Catnip vs Honeysuckle

October 4, 2010


You’re probably familiar with catnip (Nepeta cateria) and the fun reaction it can cause in cats. But what if your kitty doesn’t seem to like catnip? There’s an alternative: honeysuckle!

The ability to respond to nepetalactone (the active ingredient in catnip) is hereditary and is a dominant trait in felines. Approximately 70% of cats possess the gene necessary for enjoying catnip, leaving about 30% of the population to delight in a honeysuckle habit. (Never give honeysuckle berries to cats as they are poisonous – the safe part used by toymakers is the woody part of the plant.) Honeysuckle, or Lonicera tartarica, contains a natural chemical that is remarkably similar to the reactive chemical found in catnip. These chemicals produce a scent that the cat’s pheromone receptors respond to, and this only occurs in sexually mature cats (approximately 6 months of age). Spaying or neutering has no effect on whether or not your cat will react to these chemicals.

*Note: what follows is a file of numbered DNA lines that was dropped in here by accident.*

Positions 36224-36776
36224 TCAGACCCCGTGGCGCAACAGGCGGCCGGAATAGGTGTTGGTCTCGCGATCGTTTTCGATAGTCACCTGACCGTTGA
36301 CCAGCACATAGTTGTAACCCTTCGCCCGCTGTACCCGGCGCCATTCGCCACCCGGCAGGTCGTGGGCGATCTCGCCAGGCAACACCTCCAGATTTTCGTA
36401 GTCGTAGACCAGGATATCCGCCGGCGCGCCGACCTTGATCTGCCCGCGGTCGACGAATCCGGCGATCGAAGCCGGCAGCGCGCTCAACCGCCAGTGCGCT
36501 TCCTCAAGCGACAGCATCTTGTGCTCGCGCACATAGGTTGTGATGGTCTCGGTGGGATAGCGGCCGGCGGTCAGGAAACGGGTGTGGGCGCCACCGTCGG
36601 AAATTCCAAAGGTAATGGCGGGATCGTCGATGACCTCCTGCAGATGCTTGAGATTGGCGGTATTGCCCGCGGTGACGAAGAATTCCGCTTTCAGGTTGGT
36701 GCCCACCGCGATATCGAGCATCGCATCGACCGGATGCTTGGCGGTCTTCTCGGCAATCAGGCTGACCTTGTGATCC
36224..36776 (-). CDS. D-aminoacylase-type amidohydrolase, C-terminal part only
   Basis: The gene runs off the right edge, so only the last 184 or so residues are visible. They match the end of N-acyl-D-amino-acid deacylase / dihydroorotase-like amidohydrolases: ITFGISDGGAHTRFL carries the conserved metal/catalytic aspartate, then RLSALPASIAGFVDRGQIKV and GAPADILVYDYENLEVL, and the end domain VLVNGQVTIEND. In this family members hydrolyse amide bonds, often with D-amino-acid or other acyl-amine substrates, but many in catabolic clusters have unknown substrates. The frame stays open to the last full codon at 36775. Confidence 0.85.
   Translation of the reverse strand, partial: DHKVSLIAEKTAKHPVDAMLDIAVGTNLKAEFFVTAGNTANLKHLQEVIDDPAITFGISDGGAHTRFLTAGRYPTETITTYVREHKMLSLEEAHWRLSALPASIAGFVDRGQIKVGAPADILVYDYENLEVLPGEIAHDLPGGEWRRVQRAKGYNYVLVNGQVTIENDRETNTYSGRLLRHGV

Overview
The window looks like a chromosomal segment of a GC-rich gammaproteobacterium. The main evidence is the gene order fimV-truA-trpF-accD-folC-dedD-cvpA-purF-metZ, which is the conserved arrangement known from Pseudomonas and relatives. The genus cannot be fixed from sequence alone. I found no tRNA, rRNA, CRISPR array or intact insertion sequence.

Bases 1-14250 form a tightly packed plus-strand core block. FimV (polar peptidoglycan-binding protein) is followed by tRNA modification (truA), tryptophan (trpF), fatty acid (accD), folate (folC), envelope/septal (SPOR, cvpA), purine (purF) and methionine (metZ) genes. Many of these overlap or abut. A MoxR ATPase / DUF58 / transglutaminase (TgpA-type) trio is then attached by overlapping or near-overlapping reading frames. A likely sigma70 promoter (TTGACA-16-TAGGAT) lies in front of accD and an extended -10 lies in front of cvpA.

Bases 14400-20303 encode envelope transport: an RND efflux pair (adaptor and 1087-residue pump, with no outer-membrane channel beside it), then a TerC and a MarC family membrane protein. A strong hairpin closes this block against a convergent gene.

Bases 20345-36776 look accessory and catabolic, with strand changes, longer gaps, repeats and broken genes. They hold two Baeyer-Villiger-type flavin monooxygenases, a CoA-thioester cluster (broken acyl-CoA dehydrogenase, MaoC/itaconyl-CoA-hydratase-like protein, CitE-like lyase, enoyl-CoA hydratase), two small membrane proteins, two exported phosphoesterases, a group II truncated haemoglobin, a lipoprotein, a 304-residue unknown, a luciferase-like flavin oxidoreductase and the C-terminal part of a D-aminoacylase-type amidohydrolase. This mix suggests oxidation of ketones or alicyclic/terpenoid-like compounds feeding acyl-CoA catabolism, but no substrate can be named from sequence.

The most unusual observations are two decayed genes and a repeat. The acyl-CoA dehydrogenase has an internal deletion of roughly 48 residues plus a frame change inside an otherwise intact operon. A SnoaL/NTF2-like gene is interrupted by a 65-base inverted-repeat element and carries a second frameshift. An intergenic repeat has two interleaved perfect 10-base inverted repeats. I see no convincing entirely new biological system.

Reactions include rolling around, meowing, purring or growling, drooling, kneading, chasing invisible prey, and a dreamy or spaced-out mood. This sleepy side effect can last for up to two hours. Many people report that their cats play hard for a short while and then crash out after indulging in catnip or honeysuckle play. This reaction can even be seen in big cats and some zoos use catnip for environmental stimulation!


You can find catnip and honeysuckle in many forms: loose, in toys, even in sprays. There’s also a combination catnip/honeysuckle spray available here at Cats Exclusive that all cats can enjoy! If your kitty has never had catnip, try some soon. And if your kitty has never reacted to catnip and you wondered what all the fuss was about, try some honeysuckle instead!